Do you initialize attitude to 1? You should probably also renormalize it periodically (e.g., every time).

Quote:
 Also the fact that I am incrementing the rotation values over time is that the press and release key values in unity goes from 0.0f to 1.0f so if I release a key or stop moving the mouse the rotation will go back to its original 0 degrees, but thats no biggie, i can get around that.

I am still not sure you understand why accumulating these values is bad. You are essentially using Euler angles to represent your rotation, and they are a bad way to parametrize rotations. That's the whole point of using "yawChange, pitchChange, rollChange" each frame and updating the rotation incrementally.

You can post code here using [source] and [/source] around it.

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Ha!

Alvaro you saved my life =)

It seems now to be perfect, here is the code (thanks for the []source tip, i always wondered how its done)

 [initialize function]changedRotation.w = 1.0f;[/][controls function]// Controls// Read the mouse input axisrotationX = Input.GetAxis("Mouse X") * sensitivityX;rotationY = Input.GetAxis("Mouse Y") * sensitivityY;//roll the ship left and rightzRotationValue = (rotationSpeed * Input.GetAxis("Horizontal"))*-1;Quaternion xQuaternion = Quaternion.AngleAxis(rotationX, Vector3.up);Quaternion yQuaternion = Quaternion.AngleAxis(rotationY, Vector3.left);Quaternion zQuaternion = Quaternion.AngleAxis(zRotationValue, Vector3.forward);wantedRotation = zQuaternion * xQuaternion * yQuaternion;changedRotation *= wantedRotation;        transform.localRotation = Quaternion.Slerp(transform.localRotation, changedRotation, Time.deltaTime);transform.Translate(0, 0, speed);[/]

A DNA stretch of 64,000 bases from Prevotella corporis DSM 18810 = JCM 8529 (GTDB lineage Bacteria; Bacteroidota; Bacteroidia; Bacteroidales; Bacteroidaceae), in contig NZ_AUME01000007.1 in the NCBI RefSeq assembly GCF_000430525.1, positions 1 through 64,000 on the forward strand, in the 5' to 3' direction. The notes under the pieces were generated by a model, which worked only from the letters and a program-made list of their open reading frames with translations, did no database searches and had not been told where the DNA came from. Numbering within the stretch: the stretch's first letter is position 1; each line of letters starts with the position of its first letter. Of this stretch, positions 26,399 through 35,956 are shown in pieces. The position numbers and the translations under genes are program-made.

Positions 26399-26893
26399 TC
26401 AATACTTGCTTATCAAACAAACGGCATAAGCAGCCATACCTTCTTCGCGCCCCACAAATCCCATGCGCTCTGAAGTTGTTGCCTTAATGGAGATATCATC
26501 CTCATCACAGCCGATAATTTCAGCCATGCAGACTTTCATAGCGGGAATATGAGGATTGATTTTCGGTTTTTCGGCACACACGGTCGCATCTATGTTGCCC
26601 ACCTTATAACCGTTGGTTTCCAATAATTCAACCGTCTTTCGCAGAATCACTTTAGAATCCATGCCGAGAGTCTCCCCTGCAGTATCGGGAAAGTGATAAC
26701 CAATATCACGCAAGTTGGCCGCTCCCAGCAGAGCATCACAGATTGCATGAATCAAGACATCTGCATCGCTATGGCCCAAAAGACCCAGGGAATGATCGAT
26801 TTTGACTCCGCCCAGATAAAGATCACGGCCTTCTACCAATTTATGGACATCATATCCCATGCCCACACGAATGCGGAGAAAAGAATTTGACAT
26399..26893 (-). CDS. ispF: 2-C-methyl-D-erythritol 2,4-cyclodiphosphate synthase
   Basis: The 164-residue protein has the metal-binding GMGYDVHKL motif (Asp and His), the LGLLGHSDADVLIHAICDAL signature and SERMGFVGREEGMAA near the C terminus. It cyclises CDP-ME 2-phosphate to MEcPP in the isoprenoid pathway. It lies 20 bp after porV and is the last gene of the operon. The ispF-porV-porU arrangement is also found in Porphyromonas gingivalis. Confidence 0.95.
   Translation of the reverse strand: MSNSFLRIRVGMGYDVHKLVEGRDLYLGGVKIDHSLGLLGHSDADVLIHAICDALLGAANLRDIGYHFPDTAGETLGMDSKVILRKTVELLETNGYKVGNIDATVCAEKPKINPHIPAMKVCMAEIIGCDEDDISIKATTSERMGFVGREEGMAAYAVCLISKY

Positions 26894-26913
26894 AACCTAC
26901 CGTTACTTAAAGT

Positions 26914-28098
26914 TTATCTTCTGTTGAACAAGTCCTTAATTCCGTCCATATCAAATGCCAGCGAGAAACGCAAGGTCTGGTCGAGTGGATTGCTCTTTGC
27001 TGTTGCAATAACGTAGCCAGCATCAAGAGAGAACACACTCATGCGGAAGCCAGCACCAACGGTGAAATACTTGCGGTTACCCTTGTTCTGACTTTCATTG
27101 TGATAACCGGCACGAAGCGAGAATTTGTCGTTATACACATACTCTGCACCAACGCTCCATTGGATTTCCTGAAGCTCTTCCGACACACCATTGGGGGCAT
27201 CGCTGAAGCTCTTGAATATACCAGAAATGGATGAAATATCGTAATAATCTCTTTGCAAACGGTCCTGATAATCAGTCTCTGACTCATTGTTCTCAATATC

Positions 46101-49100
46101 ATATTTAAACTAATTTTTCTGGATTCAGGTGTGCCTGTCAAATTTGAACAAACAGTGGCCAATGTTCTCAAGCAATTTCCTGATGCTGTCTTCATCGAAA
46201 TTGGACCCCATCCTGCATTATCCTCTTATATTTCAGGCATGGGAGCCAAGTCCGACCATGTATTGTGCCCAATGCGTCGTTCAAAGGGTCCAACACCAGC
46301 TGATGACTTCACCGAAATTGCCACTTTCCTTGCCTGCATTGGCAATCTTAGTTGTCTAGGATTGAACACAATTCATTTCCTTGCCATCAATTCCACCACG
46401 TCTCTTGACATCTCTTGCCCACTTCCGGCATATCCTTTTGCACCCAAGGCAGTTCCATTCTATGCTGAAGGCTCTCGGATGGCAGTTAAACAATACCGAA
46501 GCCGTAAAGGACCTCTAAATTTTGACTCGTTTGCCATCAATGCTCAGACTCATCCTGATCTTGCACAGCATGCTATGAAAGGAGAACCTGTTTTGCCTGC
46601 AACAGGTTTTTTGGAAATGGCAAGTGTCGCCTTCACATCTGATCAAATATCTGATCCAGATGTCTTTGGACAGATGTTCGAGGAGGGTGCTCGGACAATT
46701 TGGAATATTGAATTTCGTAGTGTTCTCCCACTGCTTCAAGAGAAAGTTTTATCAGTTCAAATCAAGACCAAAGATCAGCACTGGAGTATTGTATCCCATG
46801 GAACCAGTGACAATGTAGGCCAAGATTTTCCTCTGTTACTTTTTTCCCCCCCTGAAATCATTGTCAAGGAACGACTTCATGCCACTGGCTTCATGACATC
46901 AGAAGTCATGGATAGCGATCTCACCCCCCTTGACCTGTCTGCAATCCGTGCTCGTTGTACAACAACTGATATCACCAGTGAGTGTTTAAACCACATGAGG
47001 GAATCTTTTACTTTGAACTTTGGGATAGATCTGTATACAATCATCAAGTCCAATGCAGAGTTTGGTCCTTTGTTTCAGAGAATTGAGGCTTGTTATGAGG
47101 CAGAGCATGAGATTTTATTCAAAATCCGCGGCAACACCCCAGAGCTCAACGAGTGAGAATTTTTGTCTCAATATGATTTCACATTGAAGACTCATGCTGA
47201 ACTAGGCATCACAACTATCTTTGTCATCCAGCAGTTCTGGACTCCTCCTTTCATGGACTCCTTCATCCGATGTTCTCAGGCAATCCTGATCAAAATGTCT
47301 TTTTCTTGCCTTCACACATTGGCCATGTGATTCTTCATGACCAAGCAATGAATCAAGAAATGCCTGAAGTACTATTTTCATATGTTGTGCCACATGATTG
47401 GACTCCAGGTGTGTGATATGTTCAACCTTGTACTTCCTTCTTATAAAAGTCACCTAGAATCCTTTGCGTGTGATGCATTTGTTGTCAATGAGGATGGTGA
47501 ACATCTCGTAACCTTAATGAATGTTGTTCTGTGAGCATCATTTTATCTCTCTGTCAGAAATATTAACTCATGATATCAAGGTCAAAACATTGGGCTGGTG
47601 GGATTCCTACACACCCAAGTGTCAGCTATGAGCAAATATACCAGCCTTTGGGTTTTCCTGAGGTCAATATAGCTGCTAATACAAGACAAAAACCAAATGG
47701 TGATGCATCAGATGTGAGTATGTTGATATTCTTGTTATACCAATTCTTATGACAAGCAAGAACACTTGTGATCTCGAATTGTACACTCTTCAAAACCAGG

For my surprise it seems unity doesnt have a normalize function for quaternions, if it does i cant find it, but anyway there is plenty of those around the internet, this one for example should work:
http://gpwiki.org/index.php/OpenGL:Tutorials:Using_Quaternions_to_represent_rotation#Normalizing_a_quaternion

Alvaro do you see anything wrong with the code now? I kept testing and its working great. Ill make it available online once Im sure its perfect.
In regard to normalizing, its too much to normalize it every frame right? Maybe every 1 second?

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Quote:
 Original post by ZoultrexAlvaro do you see anything wrong with the code now? I kept testing and its working great.

Quote:
 In regard to normalizing, its too much to normalize it every frame right? Maybe every 1 second?

I would do it every frame and only make it less frequent if it ever shows up in a profiler run (it won't).

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Quote:
 Original post by ZoultrexFor my surprise it seems unity doesnt have a normalize function for quaternions
I haven't seen this documented anywhere, but my guess is that Unity normalizes the quaternion automatically as necessary (such as after calls to Rotate() or whenever a new value is assigned to the 'rotation' or 'localRotation' field).

Although I can't cite any references that confirm this, if you assign a value of (2, 0, 0, 0) to transform.rotation and then print the results, you get (1, 0, 0 ,0), which would seem to verify that this is in fact the case.

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Quote:
 Original post by jykAlthough I can't cite any references that confirm this, if you assign a value of (2, 0, 0, 0) to transform.rotation and then print the results, you get (1, 0, 0 ,0), which would seem to verify that this is in fact the case.

Good point, that is true indeed, so Unity does normalize it by itself.
I have already seen that when I print the quaternions they are mostly 0 or when a rotation value is very different from the current, this value changes to a slightly higher value but then after a shor time it will be zero again, so I think thats whats happening, its being normalized.

I think the code for the rotation is fine, just one thing I noticed, If I apply a rotation much higher then the current rotation, I get a weird zigzag-like motion but just for like half a second and then it comes back to normal.

That wont interfere in the game really as I have now limited the mouse speed (I would have to do that anyway) and that solved the problem. Just wanted to point that out.